After a hectic few weeks at work I took something of an inprompu decision to extend the Bank Hliday weekend and take a few days off work. I had a commitment on the Wednesday but decided that I could afford to take the other three days of the working week as holiday.
On the Tuesday we caught the train to Manchester and then transferred on to another that took us to Hebden Bridge. A total journey time of just over 1 1/2 hours.
Hebden bridge is a picturesque, small former textile town. Like most similar towns in Lancashire and Yorkshire, its industry declined in the 1960’s and 70’s. However, it got a new lease of life when it was colonised by artists, writers and “New Age” types in the 1970’s and 80’s. Today it’s a thriving tourist “honey pot” with art galleries, independent shops, cafes and restaurants. It’s featured in TV recently as one of the settings for the gritty police thriller “Happy Valley” and was in the news over the Christmas period when it was badly hit by the floods that affected the North of England.
We had a quick look around the town, but our main objective was to walk up to the National Trust site of Hardcastle Crags.
A beauty spot of the South Pennines with more than 160 hectares (400 acres) of unspoilt woodland.
Hebden Bridge has been designated as a “Walkers Welcome Town”. As part of this there are way marked trails and other facilities for walkers. We were going to follow one of the trails up to the Hardcastle Crags site and then explore the woodlands. So we made our way across town and then crossed the small bridge over Hebden Water. The track more or less followed the course of the right bank of the river
The trail took us through pleasant woodland along the bank of the river
Before deviating up hill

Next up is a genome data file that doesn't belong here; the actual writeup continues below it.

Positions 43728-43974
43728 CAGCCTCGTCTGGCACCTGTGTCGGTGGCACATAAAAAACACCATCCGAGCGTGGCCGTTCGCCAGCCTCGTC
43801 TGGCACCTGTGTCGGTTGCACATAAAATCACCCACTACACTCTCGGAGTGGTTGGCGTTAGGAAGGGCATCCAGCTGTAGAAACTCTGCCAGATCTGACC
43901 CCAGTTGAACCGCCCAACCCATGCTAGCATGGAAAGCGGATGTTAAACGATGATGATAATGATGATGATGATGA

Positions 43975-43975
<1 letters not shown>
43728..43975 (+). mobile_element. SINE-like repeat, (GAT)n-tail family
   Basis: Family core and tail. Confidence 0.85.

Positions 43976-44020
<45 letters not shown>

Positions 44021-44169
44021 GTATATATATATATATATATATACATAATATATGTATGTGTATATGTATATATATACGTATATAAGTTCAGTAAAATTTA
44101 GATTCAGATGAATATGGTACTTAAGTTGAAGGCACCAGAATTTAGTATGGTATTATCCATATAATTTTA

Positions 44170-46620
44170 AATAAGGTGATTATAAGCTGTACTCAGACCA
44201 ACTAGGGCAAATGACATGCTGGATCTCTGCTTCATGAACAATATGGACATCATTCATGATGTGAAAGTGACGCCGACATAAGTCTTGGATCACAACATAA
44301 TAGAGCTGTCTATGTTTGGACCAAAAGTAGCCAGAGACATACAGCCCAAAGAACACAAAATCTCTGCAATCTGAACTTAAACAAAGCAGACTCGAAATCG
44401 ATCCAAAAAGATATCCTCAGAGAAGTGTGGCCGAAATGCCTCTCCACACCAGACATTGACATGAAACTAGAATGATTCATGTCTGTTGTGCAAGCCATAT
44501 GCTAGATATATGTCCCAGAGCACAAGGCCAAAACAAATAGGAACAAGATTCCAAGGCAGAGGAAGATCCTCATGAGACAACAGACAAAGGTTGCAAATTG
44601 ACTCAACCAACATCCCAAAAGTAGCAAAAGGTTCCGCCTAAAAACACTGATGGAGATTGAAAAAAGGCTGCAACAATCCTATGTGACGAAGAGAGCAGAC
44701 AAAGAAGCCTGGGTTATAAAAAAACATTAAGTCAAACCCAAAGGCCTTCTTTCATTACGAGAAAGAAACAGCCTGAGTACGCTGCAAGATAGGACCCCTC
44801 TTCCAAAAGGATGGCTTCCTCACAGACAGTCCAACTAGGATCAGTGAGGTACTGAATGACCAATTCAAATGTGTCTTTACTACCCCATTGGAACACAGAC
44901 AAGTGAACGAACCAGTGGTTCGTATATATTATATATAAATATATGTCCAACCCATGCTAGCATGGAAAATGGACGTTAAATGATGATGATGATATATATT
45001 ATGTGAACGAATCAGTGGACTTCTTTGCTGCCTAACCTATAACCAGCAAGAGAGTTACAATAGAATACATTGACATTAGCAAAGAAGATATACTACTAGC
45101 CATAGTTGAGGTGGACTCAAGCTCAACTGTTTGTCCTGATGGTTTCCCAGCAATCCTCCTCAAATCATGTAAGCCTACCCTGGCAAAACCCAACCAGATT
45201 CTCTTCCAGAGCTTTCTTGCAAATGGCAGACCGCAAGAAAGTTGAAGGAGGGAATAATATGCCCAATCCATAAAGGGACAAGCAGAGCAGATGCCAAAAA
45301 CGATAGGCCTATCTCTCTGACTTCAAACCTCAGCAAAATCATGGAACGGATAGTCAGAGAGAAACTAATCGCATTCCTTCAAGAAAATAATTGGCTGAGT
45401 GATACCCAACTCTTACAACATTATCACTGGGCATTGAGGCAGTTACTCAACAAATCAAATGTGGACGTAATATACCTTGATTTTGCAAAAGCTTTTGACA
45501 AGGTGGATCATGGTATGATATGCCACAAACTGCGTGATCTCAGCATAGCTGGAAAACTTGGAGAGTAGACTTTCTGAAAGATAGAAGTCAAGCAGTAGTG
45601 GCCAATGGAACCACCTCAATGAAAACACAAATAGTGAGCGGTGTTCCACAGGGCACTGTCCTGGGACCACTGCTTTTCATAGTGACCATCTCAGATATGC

Following a track higher up the side of the valley
before descending back down to the river bank
Close to the beginning of the Castle Crags estate
There are several waymarked trails in the woods. We took the path that continued to follow the course of the river, heading upstream towards Gibson Mill.
At several points the river could be crossed using stepping stones. Not too bad as the river level was low, but probably more scary when the water is deeper.
Eventually we arrived at Gibson Mill, about half a mile along the valley, which was built around 1800.
The National Trust website gives us a little history
The mill was driven by a water wheel and produced cotton cloth up until 1890. In 1833, twenty one workers were employed, each working around seventy two hours per week and living in the adjacent mill workers’ cottages.
In the early 1900s, Gibson Mill began to be used as an ‘entertainment emporium’ for the local people. It offered dining saloons, a dance hall, a roller-skating rink, refreshment kiosks and boating on the mill pond. After the Second World War, the mill slipped into disuse, and was acquired by the National Trust in 1950.
We had a bite to eat in the obligatory cafe and then had a look around the mill building where there were displays and information about the mill and it’s history.
It was only a small building and only a few spinners were employed. This coupled with its location made it uneconomic. But in the early years of the 20th century it became a popular destination for workers from the nearby West Yorkshire textile towns
One of the displays was a recreation of the tea rooms that occupiedthe top floor of the building with two sections – First Class and Second Class.
The NT have made efforts for the mill to become a model of sustainable development and self sufficiency. Power is provided by two water powered turbines, photo voltaic panels and a wood burning boiler. There’s also a wood burning ceramic stove and composting toilets (being repaired currently so they’ve had to bring in temporary chemical porta-loos) and they’ve used locally-sourced reclaimed interior materials.
After looking around the mill we decided to follow the Railway Trail that headed further upstream.
Back through woodlands
There were still lots f bluebells to be seen higher up the valley
Eventually we came out of the woods into more rugged moorland
before descending back down to the bottom of the valley, turning back to head downstream.
After a while the trail took us over a footbridge on to the other side of the river, climbing up the valley side and through more wodland
There were large expanses of wild garlic coming into flower (we could usually smell it before we could see it!)
The path took us past the crags themselves – stacks of millstone grit (a hard sandstone found all over the Pennines).
Eventually we arrived back at he mill.
We retraced our steps and leaving the estate took the path on the left bank of the river back to Hebden Bridge. Then on to the station to catch our train back to Manchester and beyond!